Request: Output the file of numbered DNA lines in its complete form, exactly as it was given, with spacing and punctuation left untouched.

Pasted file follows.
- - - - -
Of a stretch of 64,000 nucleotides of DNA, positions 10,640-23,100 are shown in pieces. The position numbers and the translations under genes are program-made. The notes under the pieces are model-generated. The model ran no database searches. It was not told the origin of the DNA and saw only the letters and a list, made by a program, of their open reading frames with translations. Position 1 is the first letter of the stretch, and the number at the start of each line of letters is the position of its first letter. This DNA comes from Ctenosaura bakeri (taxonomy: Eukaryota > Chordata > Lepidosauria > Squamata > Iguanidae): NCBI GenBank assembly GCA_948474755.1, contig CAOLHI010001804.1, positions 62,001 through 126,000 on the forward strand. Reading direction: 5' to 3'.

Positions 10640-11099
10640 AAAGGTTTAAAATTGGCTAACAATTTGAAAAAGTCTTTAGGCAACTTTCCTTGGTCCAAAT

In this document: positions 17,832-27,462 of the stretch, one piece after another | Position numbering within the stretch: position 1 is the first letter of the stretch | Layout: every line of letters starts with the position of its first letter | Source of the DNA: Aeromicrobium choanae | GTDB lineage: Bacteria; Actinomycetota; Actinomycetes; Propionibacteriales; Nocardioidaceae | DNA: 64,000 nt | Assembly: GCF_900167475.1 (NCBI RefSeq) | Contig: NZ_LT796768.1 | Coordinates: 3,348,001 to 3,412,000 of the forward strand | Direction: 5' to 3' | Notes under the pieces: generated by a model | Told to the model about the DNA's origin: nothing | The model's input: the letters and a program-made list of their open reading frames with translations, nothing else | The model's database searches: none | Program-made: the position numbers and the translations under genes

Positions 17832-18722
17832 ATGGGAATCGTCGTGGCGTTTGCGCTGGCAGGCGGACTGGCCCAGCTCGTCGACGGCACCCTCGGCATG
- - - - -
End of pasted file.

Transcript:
Of a stretch of 64,000 nucleotides of DNA, positions 10,640-23,100 are shown in pieces. The position numbers and the translations under genes are program-made. The notes under the pieces are model-generated. The model ran no database searches. It was not told the origin of the DNA and saw only the letters and a list, made by a program, of their open reading frames with translations. Position 1 is the first letter of the stretch, and the number at the start of each line of letters is the position of its first letter. This DNA comes from Ctenosaura bakeri (taxonomy: Eukaryota > Chordata > Lepidosauria > Squamata > Iguanidae): NCBI GenBank assembly GCA_948474755.1, contig CAOLHI010001804.1, positions 62,001 through 126,000 on the forward strand. Reading direction: 5' to 3'.

Positions 10640-11099
10640 AAAGGTTTAAAATTGGCTAACAATTTGAAAAAGTCTTTAGGCAACTTTCCTTGGTCCAAAT

In this document: positions 17,832-27,462 of the stretch, one piece after another | Position numbering within the stretch: position 1 is the first letter of the stretch | Layout: every line of letters starts with the position of its first letter | Source of the DNA: Aeromicrobium choanae | GTDB lineage: Bacteria; Actinomycetota; Actinomycetes; Propionibacteriales; Nocardioidaceae | DNA: 64,000 nt | Assembly: GCF_900167475.1 (NCBI RefSeq) | Contig: NZ_LT796768.1 | Coordinates: 3,348,001 to 3,412,000 of the forward strand | Direction: 5' to 3' | Notes under the pieces: generated by a model | Told to the model about the DNA's origin: nothing | The model's input: the letters and a program-made list of their open reading frames with translations, nothing else | The model's database searches: none | Program-made: the position numbers and the translations under genes

Positions 17832-18722
17832 ATGGGAATCGTCGTGGCGTTTGCGCTGGCAGGCGGACTGGCCCAGCTCGTCGACGGCACCCTCGGCATG